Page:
The FDA is required by law to test and regulate food additives. As part of the product design and intended use of herbicide tolerant GMOs such as the Roundup Ready system, pesticide residues such as those of glyphosate suffuse the cells of the crops including any eventual food products. These are food additives according to any reasonable definition. The same is true of the insecticidal endotoxins in Bt crops. The FDA has directly flouted the law in refusing to regulate these highly toxic additives or even to require their listing among the ingredients of food. One reason why the FDA has refused to test glyphosate residues is to help give it the pretext of ignorance. A surprisingly common excuse among regulators is to say in effect, “We can’t do anything, because we don’t have any information, because we refuse to test for that information (and reject it when others test for it and offer it to us).” Listen to what the likes of the FDA and EPA say and you’ll come across it frequently. So it is with glyphosate levels in food.
But as the political pressure mounts against regulator dereliction and collaboration where it comes to pesticides, glyphosate especially, we see regulators scrambling to make weak or sham concessions. Wherever direct defiance is looking politically ineffective, the goal becomes delay at all costs. So it is with the FDA’s announcement that it will start testing glyphosate levels in food, forced in part by strong criticism from GAO auditors. The FDA’s lack of willingness is clear, given how it calls the matter “sensitive” and only now admits that such testing won’t break the bank. (Regulators claim glyphosate testing is too expensive, which is obviously a lie. They sure have lots of money available for subsidies and pro-industry advertising. But in any sane system which cared about science and public health the manufacturer would pay for but not control the testing.) Although in theory the FDA and USDA split the duty of testing for pesticide residues in food, with USDA testing meat and dairy, FDA fruits and vegetables, in practice neither tests for glyphosate precisely because it’s likely the most prevalent poison in the food, and is certainly the most commonly used in agriculture.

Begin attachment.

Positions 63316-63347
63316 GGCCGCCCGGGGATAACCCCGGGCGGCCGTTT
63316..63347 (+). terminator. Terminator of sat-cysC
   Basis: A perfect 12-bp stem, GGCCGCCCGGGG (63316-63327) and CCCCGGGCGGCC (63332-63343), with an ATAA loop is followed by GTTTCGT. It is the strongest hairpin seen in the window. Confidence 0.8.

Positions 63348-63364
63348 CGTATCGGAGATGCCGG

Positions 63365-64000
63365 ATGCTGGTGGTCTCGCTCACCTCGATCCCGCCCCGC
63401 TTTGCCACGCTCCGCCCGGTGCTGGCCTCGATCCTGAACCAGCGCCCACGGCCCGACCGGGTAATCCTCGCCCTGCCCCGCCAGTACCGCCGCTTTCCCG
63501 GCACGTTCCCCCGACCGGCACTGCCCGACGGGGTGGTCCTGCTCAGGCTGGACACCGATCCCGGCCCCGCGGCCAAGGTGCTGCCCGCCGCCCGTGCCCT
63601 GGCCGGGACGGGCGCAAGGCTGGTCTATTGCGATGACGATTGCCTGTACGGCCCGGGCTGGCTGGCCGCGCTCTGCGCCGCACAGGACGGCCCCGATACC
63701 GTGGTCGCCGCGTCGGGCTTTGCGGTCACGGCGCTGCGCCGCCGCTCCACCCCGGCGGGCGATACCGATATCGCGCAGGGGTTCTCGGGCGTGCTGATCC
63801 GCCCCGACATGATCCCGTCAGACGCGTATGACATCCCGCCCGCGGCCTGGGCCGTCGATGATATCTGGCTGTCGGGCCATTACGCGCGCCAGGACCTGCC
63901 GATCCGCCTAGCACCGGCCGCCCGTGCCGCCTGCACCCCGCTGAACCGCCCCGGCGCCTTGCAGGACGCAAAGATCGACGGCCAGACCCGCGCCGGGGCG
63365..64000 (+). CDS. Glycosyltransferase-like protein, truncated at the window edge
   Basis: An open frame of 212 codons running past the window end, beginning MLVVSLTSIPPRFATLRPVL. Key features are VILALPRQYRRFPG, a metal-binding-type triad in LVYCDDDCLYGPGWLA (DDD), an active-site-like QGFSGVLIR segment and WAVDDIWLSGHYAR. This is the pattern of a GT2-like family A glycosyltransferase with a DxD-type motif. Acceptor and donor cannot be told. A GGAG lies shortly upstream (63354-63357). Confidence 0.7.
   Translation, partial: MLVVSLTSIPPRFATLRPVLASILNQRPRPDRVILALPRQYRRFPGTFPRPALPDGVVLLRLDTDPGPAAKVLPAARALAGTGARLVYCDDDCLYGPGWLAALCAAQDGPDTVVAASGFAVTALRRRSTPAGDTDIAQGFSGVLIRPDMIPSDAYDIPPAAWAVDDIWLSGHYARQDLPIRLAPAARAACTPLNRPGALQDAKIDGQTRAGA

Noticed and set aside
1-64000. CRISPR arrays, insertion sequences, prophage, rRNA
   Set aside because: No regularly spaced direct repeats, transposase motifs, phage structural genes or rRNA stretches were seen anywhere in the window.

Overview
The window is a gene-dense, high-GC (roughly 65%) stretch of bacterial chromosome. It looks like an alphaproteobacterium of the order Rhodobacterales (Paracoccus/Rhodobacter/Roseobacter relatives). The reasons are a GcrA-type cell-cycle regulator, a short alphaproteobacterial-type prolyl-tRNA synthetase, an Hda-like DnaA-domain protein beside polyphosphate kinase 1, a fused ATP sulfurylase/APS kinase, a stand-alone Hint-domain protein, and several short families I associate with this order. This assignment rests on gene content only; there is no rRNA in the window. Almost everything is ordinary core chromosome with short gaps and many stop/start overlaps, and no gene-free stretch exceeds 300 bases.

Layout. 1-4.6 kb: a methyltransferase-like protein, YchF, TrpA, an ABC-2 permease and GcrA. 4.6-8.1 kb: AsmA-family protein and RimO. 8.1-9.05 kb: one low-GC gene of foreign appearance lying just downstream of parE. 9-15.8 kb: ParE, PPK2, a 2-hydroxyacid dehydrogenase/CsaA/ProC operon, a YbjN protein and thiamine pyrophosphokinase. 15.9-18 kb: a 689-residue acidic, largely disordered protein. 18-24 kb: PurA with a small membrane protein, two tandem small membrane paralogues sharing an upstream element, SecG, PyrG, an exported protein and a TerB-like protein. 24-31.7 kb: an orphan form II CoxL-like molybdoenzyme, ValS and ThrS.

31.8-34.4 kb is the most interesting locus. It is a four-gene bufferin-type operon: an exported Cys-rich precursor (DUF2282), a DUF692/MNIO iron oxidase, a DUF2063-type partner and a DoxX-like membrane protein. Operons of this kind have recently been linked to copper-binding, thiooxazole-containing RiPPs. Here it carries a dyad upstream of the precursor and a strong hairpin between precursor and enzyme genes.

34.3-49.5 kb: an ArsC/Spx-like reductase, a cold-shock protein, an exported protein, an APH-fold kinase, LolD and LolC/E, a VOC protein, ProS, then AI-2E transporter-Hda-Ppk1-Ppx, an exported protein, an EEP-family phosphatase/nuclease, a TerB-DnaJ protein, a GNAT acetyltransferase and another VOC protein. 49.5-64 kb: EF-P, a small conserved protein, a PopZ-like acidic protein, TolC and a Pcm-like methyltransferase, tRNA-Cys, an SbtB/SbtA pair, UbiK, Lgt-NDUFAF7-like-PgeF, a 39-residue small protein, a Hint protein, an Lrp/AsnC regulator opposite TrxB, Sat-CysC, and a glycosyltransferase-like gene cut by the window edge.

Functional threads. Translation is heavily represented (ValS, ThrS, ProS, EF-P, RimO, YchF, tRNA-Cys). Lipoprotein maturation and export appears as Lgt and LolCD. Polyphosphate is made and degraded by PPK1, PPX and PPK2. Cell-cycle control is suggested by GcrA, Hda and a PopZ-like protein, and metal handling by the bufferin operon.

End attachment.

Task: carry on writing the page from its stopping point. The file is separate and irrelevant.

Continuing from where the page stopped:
Note the role of the EPA’s imprimatur in Monsanto’s PR statement (found at the bottom of the link) : Residue levels found so far have been below EPA tolerances. But EPA “tolerance” levels are set with zero regard for science or public health, but only at the behest of the corporations. EPA and other regulators mechanically raise the allowed levels to keep ahead of the residue levels the corporation expects based on how much of the poison it sells. Here we see part three of the regulator template – the nominally “public” regulator puts its imprimatur on what are essentially directives it received from the corporation. The corporation’s lies are laundered this way by the regulator, and the corporation then regurgitates its own lies but now represents them as coming from “the EPA”. (The very concept of setting “tolerances” in order to “manage” the levels of known carcinogens like glyphosate instead of banning them is also a core element of regulator propaganda.)
To expose this ongoing propaganda scam and anti-scientific fraud is one of the motivations of the fourteen scientists who have published a report deploring the current pseudo-scientific state of regulatory assessment and calling upon regulators to act in accord with science and public health. The scientists condemn the false paradigm of regulatory assessment (rejection of epidemiological evidence, reliance on corporate laboratory experiments performed according to fraudulent methodologies, the long-debunked “dose-response” ideology, the “active ingredient” scam I discussed above, and other bogosities) and offer many suggestions for an improved testing regime. We abolitionists do not echo the rote call for “more testing” since we know there’s already far more than enough evidence to ban these poisons. But reports like this one are handy to demolish the fraudulent claims of the regulatory agencies that their assessment procedures are anything more or less than cover-ups and whitewashes.